An anthropology of Muslims in Europe - A modest attempt by Martijn

Monthly Archives: April 2011

Archive of posts published in the specified Month

Secularisme en Religie in de samenleving – een verslag

Ik was uitgenodigd om in een panel te zitten bij een debat over de positie van religie in de samenleving samen met Fatima Elatik (stadsdeelvoorzitter Oost), Cor Bon (directeur Mozes en Aäronkerk), Rachel Reedijk (antropologe en secretaris van de commissie dialoog van de Liberaal Joodse Gemeente) en Yassin el Forkani (jongerenimam). Een kort verslag.

Live: Islamophobia Production and Re-Defining Global 'Security' conference

The Center for Race and Gender at the University of California, Berkeley, Organization of Islamic Conference, Council on American-Islamic Relations, and GTU’s Center for Islamic Studies will host a two-day conference focusing on the growing Islamophobia phenomena in the United States and its impacts on American Muslims and relations with the Muslim world. At present the airwaves, news, T.V. shows and centers of culture production are filled with Islamophobic content thus making racism directed at Muslims and Islam a fully sanctioned discourses affecting American Muslims as well as shaping foreign policy discourses. The conference has a very interesting program and also uses a livestream that can be watched here.

Masculinity Box – The Smell of Burning Ants

How men are socialized into being ‘men’ or ‘boys being boys’ has a lot of consequences for both men and women. In this post two videos that shed some light on this issue. The Smell of Burning Ants is a haunting documentary on the pains of growing up male. It explores the inner and outer cruelties that boys perpetrate and endure. The film provokes the viewer to reflect on how our society can deprive boys of wholeness. And in the TED video Tony Porter gives a brief introduction to what it means how we define masculinity.

Debat: Religie in seculiere samenleving

Op woensdag 20 april 2011 van 18.00 tot 21.00 uur organiseren stadsdeel Oost en stichting Argan het vierde debat in de serie ‘Verbinden in Oost’. Het thema voor dit derde debat luidt: wat is de positie van religies in een seculiere samenleving?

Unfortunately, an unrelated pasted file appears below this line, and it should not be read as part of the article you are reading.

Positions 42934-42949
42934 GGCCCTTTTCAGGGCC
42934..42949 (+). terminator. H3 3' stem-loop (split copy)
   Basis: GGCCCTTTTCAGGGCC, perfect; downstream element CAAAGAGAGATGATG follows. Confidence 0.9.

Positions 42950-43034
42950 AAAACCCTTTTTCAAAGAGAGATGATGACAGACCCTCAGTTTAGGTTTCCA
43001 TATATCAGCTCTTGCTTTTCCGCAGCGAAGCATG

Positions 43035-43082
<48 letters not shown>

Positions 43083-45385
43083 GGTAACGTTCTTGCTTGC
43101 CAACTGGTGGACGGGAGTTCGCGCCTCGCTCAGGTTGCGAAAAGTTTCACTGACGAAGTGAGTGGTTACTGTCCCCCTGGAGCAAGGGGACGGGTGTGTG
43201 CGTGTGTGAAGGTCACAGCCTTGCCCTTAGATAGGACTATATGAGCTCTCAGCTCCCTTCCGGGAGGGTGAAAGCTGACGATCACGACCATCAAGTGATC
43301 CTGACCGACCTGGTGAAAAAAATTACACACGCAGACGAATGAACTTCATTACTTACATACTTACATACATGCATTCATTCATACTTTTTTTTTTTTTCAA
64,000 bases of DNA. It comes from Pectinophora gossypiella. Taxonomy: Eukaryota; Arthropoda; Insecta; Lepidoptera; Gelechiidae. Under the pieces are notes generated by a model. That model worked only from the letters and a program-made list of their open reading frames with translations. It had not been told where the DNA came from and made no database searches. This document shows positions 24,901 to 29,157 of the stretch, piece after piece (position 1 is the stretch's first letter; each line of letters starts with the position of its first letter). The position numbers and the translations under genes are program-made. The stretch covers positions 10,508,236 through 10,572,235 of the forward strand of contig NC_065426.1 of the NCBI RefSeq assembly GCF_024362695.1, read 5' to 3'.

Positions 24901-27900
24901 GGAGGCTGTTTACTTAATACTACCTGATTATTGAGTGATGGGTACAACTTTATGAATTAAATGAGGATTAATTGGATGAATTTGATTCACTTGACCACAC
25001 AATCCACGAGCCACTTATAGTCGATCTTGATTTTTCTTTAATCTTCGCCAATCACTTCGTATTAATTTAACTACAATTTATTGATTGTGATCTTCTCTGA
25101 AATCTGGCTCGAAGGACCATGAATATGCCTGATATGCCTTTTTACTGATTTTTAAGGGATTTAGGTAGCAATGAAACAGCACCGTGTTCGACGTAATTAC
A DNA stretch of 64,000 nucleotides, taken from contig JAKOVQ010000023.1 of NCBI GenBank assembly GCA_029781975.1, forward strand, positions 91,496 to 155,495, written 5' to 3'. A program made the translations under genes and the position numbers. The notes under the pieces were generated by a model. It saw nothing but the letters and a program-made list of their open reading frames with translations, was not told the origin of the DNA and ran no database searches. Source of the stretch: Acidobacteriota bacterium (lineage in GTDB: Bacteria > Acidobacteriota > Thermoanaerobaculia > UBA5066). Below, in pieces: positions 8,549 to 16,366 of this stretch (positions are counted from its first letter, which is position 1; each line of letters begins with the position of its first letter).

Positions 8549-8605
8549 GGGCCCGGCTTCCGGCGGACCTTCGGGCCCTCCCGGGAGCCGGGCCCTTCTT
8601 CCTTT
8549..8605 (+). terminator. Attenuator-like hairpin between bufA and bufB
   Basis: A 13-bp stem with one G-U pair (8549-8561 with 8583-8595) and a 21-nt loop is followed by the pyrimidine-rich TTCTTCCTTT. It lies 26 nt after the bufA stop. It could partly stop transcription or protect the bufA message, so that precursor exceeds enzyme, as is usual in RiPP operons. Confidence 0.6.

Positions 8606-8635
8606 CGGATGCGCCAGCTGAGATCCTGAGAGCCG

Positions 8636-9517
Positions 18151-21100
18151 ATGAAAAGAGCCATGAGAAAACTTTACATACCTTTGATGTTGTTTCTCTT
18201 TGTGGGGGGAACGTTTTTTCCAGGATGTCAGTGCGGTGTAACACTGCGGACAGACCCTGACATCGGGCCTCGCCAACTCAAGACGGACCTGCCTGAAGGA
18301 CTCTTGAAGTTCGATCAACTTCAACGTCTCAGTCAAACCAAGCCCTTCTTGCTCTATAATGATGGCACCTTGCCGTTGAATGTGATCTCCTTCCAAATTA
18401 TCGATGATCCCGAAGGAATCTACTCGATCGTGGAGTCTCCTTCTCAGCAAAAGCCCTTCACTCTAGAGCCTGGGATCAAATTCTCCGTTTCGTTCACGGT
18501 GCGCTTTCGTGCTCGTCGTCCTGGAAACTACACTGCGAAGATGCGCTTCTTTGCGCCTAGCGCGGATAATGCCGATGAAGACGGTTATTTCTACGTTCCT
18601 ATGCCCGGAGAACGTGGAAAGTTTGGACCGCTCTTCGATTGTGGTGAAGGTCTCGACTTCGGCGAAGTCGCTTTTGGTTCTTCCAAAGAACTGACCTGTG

Twitwa 16 – het sneue ventje spreekt

Het is even geleden, maar deze week op de valreep nog even een twitwa. Naar aanleiding van een column van mevrouw Kluveld.

The Ritual of Provocation II – Creating Spectacle and Presence

The recent Quran burning has caused a lot of upheaval in Afghanistan. According to some a senseless act, according to others prove that Islam is a violent religion. It both isn’t. The same can be said for Wilders’ movie Fitna and its sequal Fitna II, that (as he announced last week) will be released next year and will focus on ‘the barbaous life of the sick spirit of Mohammed’ in order to stimulate a public debate on the prophet Muhammad that will leave Muslims with enough reasons to leave Islam. In a series of three posts I will try to think out loud about the use and meaning of such public performances by political entrepeneurs. This is part II, on creating spectacle and presence.

Zanga Zanga in Libya

A few weeks ago Libyan leader Kadaffi gave an already famous speech in which he vowed to fight and die as a martyr. The rest of the speech was ominous but also incomprehensible. His speech appears to have become a youtube’s meme like for example Hitler’s speeches taken from the great film Der Untergang that has produced many hilarious new takes on Youtube. I will give you four here.

The Ritual of Provocation I – Burn, burn the Quran

The recent Quran burning has caused a lot of upheaval in Afghanistan. According to some a senseless act, according to others prove that Islam is a violent religion. It both isn’t. The same can be said for Wilders’ movie Fitna and its sequal Fitna II, that (as he announced last week) will be released next year and will focus on ‘the barbaous life of the sick spirit of Mohammed’ in order to stimulate a public debate on the prophet Muhammad that will leave Muslims with enough reasons to leave Islam. In a series of three posts I will try to think out loud about the use and meaning of such public performances by political entrepeneurs.

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